Fires in Distant Buildings
The New Album, 24th October
Multi-instrumentalist songwriter Nick Talbot exhibits a shark-like inability to stay still. Over the course of four albums the Gravenhurst moniker has charted the waters from bedroom melancholy, through acid-folk murder balladry and now, sprawling experimental rock music, suggesting influences as diverse as My Bloody Valentine, Slint, Richard Thompson and the Velvet Underground.
Recorded with drumming mainstay David Collingwood, the new album is a definitive statement that will challenge many people's conception of the band.
Complex, filmic arrangements 'Down River' keep company with literate, romantic song writing 'Nicole' and hypnotic, kraut-rock workouts 'The Velvet Cell', also released as a single. The whole 50-odd minutes is suffused with competing themes of violence and deliverance, paranoia and epiphany, squalor and ascendance, peaking with the horrifying 'Animals'.
Following the epic 'Song from Under the Arches' –a haunting exercise in restraint and ferocity- the album closes with a blistering appropriation of the Kinks 'See My Friends', drowning a three minute proto-psychedelic pop hit in a ten-minute sea of sonic chaos.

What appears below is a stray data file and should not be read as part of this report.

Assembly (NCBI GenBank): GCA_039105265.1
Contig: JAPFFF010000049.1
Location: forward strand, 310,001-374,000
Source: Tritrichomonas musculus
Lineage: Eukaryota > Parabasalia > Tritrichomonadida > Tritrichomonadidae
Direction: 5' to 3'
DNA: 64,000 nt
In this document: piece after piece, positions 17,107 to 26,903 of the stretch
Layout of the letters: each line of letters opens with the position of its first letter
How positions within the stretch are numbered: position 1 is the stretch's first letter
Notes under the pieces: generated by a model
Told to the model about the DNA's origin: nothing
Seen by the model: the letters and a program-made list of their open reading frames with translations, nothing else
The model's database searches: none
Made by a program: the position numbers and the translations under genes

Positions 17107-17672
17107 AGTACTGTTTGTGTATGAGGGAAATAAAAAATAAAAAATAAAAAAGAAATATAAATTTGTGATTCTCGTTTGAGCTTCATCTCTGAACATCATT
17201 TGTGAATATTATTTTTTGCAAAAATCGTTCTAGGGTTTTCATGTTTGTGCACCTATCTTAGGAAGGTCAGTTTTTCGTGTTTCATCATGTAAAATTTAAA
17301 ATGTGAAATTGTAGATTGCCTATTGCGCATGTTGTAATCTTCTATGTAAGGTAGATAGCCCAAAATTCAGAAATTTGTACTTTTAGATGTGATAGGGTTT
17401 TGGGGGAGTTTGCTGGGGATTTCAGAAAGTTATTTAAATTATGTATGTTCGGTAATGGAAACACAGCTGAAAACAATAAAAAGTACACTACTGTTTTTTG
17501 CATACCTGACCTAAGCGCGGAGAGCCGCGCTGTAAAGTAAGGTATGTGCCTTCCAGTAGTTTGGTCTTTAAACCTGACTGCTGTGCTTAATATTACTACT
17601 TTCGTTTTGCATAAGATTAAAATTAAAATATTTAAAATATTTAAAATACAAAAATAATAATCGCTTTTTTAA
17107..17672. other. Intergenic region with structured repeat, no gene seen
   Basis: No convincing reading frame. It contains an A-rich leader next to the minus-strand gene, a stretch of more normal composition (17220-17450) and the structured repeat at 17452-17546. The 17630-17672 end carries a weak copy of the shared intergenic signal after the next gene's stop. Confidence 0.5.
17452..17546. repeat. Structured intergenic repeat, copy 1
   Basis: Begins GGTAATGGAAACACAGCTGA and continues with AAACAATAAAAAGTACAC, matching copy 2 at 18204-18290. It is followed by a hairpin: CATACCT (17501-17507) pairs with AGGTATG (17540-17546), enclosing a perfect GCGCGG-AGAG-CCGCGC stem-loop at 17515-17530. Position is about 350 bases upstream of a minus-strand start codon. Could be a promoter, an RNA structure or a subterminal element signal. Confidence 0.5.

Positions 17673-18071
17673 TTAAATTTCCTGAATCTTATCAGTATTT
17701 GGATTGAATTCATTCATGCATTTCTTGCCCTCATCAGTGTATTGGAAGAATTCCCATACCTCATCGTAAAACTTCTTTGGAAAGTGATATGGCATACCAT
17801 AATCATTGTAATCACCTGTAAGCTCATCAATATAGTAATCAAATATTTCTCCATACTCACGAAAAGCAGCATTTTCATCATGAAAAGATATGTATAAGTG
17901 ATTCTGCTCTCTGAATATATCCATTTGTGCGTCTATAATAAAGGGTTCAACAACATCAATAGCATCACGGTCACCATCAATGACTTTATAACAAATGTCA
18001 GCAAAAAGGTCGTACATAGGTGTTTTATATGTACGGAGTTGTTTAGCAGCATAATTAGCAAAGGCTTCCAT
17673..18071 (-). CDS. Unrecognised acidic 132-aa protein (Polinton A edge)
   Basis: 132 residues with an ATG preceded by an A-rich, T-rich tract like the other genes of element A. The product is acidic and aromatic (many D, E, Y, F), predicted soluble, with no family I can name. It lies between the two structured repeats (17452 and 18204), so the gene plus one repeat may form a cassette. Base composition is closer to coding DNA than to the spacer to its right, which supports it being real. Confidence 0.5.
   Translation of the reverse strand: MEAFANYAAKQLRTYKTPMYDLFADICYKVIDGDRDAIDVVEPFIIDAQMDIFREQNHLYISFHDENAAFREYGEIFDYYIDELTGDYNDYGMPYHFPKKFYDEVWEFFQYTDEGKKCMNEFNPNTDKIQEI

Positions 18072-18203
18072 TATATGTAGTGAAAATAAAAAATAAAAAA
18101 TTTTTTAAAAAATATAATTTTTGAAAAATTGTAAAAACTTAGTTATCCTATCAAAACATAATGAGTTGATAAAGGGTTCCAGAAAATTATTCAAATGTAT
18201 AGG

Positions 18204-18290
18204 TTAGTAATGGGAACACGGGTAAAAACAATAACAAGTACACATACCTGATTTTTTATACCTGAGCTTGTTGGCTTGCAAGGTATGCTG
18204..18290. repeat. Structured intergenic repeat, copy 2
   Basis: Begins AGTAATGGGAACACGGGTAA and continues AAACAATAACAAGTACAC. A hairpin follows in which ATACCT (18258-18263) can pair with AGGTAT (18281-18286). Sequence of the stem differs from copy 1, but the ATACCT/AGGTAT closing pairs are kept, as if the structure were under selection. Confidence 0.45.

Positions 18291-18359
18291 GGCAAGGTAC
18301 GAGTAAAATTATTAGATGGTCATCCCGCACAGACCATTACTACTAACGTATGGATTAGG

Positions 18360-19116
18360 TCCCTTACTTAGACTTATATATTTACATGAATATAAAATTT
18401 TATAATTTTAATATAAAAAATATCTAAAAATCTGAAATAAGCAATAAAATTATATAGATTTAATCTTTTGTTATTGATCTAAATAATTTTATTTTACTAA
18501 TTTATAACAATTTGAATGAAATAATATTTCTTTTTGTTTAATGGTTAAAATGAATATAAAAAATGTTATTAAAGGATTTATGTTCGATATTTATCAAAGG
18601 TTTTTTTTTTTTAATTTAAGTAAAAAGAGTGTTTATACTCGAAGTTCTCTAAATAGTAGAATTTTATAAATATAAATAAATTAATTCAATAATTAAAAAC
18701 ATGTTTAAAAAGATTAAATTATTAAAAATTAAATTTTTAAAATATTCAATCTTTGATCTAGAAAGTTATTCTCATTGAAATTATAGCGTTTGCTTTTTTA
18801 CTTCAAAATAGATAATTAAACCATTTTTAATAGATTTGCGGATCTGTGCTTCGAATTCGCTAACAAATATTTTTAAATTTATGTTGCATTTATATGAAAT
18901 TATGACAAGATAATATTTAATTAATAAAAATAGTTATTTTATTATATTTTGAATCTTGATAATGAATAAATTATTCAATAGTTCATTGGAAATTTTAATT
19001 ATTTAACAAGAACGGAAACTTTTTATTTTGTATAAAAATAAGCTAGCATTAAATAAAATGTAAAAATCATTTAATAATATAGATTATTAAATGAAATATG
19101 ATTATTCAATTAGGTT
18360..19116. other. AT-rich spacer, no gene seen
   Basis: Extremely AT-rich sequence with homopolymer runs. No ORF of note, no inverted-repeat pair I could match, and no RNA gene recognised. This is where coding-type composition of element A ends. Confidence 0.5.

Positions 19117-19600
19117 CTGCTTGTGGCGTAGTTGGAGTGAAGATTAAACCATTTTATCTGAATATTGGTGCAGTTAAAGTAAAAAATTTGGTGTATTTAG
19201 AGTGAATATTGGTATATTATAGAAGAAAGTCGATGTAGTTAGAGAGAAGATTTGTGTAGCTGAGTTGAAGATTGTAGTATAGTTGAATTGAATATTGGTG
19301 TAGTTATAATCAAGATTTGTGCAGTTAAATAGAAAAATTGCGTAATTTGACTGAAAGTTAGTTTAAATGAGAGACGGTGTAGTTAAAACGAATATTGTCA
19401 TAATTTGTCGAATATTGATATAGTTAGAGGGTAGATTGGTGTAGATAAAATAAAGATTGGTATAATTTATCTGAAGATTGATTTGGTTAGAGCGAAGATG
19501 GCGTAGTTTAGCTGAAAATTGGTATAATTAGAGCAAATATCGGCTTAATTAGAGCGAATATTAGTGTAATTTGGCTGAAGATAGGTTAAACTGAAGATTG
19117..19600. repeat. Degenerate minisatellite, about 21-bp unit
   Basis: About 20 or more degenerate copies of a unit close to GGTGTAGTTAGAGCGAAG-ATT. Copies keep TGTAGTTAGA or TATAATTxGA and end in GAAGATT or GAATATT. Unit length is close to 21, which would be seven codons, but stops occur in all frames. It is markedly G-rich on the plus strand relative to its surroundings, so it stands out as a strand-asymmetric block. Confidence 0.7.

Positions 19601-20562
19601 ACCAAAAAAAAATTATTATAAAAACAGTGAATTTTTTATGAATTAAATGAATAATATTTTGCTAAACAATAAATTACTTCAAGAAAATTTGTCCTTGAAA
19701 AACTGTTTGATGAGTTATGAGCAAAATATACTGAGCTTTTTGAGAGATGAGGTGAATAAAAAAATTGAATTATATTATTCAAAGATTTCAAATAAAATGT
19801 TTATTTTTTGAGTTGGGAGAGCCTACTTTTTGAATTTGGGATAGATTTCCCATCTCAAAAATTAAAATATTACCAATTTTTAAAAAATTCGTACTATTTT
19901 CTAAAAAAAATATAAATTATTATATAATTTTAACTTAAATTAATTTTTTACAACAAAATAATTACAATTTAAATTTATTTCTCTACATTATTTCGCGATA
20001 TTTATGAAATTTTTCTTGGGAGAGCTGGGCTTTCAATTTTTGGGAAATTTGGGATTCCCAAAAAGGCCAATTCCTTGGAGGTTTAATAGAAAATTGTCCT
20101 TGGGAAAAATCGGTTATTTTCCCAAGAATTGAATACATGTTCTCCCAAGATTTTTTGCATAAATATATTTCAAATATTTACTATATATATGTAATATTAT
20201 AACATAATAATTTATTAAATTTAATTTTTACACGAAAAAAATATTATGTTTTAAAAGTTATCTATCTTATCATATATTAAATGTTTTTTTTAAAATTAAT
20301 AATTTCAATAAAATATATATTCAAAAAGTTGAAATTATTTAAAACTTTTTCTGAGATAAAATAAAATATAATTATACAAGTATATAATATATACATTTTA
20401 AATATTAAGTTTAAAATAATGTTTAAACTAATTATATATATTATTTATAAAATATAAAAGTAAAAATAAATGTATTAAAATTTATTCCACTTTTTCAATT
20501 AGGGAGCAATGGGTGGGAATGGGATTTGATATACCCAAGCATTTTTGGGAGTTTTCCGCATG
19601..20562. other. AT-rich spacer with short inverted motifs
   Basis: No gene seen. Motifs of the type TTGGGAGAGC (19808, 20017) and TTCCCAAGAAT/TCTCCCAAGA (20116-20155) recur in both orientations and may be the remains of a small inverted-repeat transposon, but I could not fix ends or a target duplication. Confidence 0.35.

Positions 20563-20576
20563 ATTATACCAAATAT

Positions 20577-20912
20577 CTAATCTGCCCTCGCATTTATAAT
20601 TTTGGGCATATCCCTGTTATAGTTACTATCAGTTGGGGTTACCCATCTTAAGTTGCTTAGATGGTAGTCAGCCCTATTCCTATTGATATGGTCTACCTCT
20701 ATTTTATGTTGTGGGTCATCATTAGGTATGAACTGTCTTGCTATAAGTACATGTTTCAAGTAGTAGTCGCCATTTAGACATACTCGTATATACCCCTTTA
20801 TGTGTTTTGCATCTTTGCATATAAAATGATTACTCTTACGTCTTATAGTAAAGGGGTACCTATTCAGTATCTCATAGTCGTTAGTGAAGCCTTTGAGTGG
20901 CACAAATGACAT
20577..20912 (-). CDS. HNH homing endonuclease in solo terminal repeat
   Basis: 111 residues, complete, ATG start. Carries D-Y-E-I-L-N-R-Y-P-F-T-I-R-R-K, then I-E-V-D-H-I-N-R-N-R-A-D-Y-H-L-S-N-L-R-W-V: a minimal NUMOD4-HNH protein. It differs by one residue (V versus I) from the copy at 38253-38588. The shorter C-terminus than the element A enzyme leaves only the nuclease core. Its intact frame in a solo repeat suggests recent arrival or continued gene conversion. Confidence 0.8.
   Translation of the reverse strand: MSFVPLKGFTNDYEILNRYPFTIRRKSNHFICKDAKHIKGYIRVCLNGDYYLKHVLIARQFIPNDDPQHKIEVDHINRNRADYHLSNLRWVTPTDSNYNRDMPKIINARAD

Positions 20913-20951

Previous Warp releases 'Flashlight Seasons' and 'Black Holes in the Sand' gained unanimous and glowing praise, whilst the broad sonic swathe of Gravenhurst's live band performances has found them billed alongside hushed Americana hero Sufjan Stevens, Bristol noise icon Mark Stewart and Japan's psychedelic journeymen Acid Mother's Temple. 2005 saw them play London's Camden Crawl, Bristol's Venn Festival, Barcelona's Primavera and Scopitone in France.
'Black Holes in the Sand':
"Breathtaking in all senses" **** Q Magazine
"Not to be listened to when alone" Daily Telegraph
"Talbot has upped the game for all others" 8/10 NME
"Absolutely brilliant" 8/10 NME
"Jaw dropping" Time Out
"An album of ghostly modern folk beauty" 4/5 MOJO
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